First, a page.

Bin Laden raid live-blogged (week in review)
Pakistani Twitter users unwittingly describe raid in progress, while Sony grapples with security headache. Also: Intel goes 3D.
Twitter was where many people got news of the death of Osama bin Laden, but it was also unwittingly an excellent venue to follow the raid as it happened.
Speculation that American special forces had killed Osama bin Laden, perhaps the most wanted man in the world, first began to trickle out when the White House communications director posted on Twitter that President Obama planned to address the nation Sunday evening. A onetime chief of staff for former defense secretary Donald Rumsfeld was
But even before U.S. special forces succeeded in their mission,
A source tells CNET a third major cyberattack is planned on Sony this weekend and could lead to the release of information copied from the company's servers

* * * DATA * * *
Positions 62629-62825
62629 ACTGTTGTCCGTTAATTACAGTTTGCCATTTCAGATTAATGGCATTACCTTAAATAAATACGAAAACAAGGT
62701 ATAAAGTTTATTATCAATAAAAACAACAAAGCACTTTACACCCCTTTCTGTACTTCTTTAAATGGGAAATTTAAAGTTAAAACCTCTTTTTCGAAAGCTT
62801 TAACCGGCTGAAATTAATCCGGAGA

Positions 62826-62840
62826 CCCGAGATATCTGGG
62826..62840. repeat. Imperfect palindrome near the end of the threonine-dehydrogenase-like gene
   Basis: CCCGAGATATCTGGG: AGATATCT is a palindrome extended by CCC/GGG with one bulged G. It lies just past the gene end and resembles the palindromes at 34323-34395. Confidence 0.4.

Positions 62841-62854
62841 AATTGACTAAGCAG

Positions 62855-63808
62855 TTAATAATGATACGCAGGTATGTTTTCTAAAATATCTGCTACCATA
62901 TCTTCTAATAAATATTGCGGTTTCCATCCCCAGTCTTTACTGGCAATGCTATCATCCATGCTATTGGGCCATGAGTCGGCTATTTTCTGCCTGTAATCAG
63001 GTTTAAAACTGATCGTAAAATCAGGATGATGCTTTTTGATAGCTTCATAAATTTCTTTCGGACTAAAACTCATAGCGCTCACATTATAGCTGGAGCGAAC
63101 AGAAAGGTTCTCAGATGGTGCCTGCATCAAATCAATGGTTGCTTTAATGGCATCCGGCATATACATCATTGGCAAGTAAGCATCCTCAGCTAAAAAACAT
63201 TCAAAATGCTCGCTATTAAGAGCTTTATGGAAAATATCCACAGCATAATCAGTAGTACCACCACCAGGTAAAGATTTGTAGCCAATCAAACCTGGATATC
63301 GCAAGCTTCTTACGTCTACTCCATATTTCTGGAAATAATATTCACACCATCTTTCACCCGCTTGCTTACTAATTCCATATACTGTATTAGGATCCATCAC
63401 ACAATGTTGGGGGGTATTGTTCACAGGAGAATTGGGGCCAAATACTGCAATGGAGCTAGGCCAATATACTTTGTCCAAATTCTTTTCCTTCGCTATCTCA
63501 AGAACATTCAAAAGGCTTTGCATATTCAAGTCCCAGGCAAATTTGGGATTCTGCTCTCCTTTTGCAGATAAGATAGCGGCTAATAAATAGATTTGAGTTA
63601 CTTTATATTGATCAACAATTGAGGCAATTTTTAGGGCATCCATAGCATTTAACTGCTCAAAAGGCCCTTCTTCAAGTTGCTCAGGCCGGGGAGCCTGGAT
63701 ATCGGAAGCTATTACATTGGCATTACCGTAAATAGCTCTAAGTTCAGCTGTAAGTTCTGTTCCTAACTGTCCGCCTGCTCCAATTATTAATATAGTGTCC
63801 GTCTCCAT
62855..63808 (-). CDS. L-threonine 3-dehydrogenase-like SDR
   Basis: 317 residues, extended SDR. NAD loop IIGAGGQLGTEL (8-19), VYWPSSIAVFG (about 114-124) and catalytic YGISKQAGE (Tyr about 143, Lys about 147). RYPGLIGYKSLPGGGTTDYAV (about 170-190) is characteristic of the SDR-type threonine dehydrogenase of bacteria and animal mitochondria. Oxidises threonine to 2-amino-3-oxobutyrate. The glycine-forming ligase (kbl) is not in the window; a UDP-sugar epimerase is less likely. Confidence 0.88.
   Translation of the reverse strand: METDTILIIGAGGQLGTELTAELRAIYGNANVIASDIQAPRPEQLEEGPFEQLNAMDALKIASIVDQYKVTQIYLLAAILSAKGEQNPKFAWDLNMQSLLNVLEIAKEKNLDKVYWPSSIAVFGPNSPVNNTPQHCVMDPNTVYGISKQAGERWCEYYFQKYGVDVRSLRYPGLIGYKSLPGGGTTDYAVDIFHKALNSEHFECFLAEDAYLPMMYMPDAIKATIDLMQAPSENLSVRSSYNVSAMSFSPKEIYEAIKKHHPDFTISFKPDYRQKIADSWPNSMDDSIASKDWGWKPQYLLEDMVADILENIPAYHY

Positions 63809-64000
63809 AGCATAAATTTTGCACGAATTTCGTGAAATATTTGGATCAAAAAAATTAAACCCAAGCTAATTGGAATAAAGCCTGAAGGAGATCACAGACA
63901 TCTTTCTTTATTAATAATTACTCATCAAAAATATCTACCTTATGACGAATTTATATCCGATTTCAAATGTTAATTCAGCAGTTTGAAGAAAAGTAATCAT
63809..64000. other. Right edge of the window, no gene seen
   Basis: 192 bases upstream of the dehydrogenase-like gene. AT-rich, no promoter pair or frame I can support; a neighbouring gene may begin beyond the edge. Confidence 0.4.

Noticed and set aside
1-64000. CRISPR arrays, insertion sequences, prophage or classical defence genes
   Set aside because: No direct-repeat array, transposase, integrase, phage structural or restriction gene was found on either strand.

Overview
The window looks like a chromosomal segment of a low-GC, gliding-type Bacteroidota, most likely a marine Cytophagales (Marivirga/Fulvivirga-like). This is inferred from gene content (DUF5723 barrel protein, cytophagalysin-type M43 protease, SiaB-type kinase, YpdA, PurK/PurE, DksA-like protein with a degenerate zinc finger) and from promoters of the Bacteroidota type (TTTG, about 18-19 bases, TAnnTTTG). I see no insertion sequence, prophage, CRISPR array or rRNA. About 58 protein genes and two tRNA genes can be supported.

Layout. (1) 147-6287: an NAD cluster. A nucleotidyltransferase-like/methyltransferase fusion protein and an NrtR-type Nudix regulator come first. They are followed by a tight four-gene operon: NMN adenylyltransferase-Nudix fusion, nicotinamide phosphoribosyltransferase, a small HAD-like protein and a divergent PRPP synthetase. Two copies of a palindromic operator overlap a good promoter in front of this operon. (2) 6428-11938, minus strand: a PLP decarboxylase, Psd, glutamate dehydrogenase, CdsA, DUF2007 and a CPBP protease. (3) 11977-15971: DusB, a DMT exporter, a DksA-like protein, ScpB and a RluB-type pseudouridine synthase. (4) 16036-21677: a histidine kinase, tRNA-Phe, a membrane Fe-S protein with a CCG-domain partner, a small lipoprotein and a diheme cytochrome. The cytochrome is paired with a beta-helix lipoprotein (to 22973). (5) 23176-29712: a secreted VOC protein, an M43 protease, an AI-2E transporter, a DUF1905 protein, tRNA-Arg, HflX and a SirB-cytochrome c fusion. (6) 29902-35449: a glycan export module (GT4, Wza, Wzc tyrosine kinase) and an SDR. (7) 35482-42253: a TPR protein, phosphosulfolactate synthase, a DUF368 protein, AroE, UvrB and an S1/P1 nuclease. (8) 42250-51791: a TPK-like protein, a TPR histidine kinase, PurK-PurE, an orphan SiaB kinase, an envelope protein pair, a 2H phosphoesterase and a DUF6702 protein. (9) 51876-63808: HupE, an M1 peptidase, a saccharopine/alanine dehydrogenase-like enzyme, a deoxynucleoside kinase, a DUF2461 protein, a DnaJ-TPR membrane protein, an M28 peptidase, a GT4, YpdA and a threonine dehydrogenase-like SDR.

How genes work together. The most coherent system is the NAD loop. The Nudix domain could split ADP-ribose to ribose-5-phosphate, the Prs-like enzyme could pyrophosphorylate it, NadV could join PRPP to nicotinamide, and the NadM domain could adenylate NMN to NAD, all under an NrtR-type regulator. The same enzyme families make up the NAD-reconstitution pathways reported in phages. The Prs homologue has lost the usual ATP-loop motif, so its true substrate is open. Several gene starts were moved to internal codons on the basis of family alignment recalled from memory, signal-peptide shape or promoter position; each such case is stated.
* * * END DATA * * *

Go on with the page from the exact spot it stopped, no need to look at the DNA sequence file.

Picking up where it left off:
New chips based on the 22-nanometer designs will run at a lower voltage and with lower power leakage, in an effort to improve both performance and energy efficiency.
Intel unveils new 3D transistor structure
A jury will decide how much money Lime Wire and founder Mark Gorton should pay for "willfully" infringing songs from record labels. For some hardliners in the music industry, the Lime Wire case is about retribution.
The handset maker and the software giant tap Microsoft's Bing as they join forces to combat competition in the smartphone market from Google and Apple.
Android users on AT&T, Verizon, and T-Mobile no longer have access to some apps that allow consumers to use their smartphones as broadband modems for free access to the Internet.
The password management service has spotted some "anomalies" that could point to a security breach. It's erring on the site of caution and making users change their master passwords.
LastPass forcing members to change passwords
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